There was a kind of Vermont mellowness at the Wellmont Theater last night, and the crowd of late 20-somethings who packed the filled-to-occupancy rock venue seemed extremely happy. Maybe it was the copious amounts of beer that they were consuming, or perhaps they just had a natural sort of Green Mountain buzz going. Whatever the root cause, it was upbeat wholesome in a head-bobbling and swaying kind of way. Certainly not typical fast-moving, loud-talking Jersey. And that was the mood before the music started.
Once Trey Anastasio and his band (called “TAB”) took to the stage, an estimated 99.5% of the audience stood up, in unison, and began to dance. For the duration of the evening, that’s what they continued to do, and they pretty much never sat down. But they were all good spirited, like they were at an outdoor festival. No one pushed or shoved, even though the two floors of the theater were shoulder to shoulder.
It seemed that, along with the happy spirit, there were mannerisms and TABisms that were well-known to the fans. There were certain hand movements that they all seemed to do at the same time. I was clearly out of the loop, but they were nice to me anyway, and even apologized for spilling beer down my head, face and body. But then, perhaps they recognized me as an old Deadhead, and were treating me with reverence. Anyway, I was a good sport about it all, ’cause I’m mellow, too.
Being more advanced in years than anyone else in the audience — or at least among the top 10 — I may have been one of the few there to have actually been to a Grateful Dead concert when Uncle Jerry was still alive. Anastasio’s original band, Phish, was often compared to the Dead, and there are certainly many similarities with his current ensemble as well. But where the Dead’s instrumentals were kind of meandering and deliberately spontaneous, TAB’s are clean, technically sharp and less… well, stoned. But still, it’s in the jam band tradition, and inspires jam band fan behavior. Secret hand movements notwithstanding, the younger generation audience bore a keen resemblance (minus the groovy clothes and crazy hair) to the genre pioneers. This crowd was more Mark Zuckerberg than Alan Ginsburg, but the spirit was there. After all, the younger ones were likely to have been raised by Deadheads.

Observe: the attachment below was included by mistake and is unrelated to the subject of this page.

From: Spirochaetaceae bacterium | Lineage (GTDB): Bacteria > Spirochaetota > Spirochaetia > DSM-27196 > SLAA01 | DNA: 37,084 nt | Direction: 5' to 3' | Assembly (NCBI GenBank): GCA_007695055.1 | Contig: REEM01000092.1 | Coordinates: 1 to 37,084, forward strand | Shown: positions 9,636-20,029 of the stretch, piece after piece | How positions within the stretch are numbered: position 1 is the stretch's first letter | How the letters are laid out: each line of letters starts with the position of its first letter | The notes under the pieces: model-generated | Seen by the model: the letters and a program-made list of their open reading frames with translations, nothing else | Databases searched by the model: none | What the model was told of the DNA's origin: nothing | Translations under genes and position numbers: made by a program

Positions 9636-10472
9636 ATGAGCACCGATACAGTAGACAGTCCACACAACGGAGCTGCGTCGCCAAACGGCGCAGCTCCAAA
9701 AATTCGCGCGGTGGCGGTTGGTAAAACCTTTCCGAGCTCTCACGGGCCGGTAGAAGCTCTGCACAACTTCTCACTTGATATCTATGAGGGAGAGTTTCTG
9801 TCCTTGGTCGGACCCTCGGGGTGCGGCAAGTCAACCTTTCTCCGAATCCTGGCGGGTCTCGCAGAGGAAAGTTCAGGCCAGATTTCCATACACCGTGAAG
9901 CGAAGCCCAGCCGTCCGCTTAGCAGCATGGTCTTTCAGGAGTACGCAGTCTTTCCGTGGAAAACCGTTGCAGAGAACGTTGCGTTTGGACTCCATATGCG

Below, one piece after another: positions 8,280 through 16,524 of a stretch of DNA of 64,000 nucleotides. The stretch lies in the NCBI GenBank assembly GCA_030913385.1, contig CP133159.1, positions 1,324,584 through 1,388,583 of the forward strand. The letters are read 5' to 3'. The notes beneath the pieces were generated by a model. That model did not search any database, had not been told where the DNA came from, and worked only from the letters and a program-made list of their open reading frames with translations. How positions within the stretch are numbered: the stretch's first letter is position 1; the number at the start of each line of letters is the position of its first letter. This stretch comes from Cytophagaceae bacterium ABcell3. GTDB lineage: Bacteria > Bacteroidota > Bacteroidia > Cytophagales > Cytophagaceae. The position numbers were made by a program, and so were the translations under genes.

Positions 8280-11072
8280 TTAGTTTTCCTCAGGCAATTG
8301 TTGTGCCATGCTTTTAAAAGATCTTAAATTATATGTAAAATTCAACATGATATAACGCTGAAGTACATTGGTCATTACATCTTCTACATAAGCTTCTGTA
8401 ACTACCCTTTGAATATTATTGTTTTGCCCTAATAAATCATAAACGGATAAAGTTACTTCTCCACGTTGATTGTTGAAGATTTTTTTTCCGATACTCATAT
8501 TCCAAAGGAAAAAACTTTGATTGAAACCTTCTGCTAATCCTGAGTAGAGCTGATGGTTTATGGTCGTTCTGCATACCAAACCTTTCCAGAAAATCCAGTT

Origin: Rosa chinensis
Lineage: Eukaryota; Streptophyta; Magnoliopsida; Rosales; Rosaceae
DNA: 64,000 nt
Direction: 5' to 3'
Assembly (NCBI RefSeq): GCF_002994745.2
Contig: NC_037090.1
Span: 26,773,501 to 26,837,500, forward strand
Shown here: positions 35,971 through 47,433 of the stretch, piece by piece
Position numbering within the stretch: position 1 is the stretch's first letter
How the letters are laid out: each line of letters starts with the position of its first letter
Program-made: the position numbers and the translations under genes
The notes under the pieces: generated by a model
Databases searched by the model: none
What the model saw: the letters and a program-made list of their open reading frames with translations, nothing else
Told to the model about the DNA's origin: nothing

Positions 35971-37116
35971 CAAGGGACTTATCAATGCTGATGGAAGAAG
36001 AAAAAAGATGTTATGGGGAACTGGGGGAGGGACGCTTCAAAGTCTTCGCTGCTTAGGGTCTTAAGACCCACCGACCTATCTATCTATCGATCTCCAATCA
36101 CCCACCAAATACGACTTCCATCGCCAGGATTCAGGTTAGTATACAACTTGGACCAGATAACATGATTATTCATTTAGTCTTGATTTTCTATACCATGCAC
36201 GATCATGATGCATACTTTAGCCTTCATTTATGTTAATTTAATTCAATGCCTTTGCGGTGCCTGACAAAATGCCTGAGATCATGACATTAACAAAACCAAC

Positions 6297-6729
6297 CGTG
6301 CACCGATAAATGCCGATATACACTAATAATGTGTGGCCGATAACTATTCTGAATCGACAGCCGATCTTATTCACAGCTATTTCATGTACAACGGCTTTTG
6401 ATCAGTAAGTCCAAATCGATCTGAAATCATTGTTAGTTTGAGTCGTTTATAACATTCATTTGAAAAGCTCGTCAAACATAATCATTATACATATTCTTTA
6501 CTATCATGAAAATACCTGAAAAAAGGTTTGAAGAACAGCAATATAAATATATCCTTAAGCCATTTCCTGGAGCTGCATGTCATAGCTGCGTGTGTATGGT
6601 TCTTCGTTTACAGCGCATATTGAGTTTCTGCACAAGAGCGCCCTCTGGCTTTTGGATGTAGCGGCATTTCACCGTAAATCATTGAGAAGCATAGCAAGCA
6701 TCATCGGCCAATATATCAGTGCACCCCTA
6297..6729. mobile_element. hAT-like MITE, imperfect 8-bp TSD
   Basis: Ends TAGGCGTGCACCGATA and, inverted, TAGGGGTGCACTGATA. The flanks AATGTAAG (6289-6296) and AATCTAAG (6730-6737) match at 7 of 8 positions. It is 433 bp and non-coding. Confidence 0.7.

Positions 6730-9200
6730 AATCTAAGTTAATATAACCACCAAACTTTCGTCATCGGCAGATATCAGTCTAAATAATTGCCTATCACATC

Every concert at the Wellmont Theater has its own personality and feel. Each group of fans has a unique footprint, or outline. Last night’s mob was relaxed, even in between sets when an enormous crowd headed out the front doors to have a cigarette break (haven’t seen this many smokers in one place in many years), and there was a major, ongoing bottle neck blocking the exit. Everyone remained calm and cool, though, with new friendships being formed right then and there and old ones rekindled. Once they got out to the barricaded smoking zone, they stood, in the rain, dragging, and emanating happy mellowness. Not like “Om,” but more like “Harpua.”
The second set went on way into the night, perhaps too late for the five or 10 old-timers there. The younger audience apparently knew what was coming, which might explain why they were so serious about getting a cigarette in before the band came back out. While TAB’s music is much tighter and more rehearsed, like the hippie concerts of old, the band played on. There’s no doubt that this iteration of the jam band is continuing and improving upon the traditions created by their forefathers. Carry on, young friends.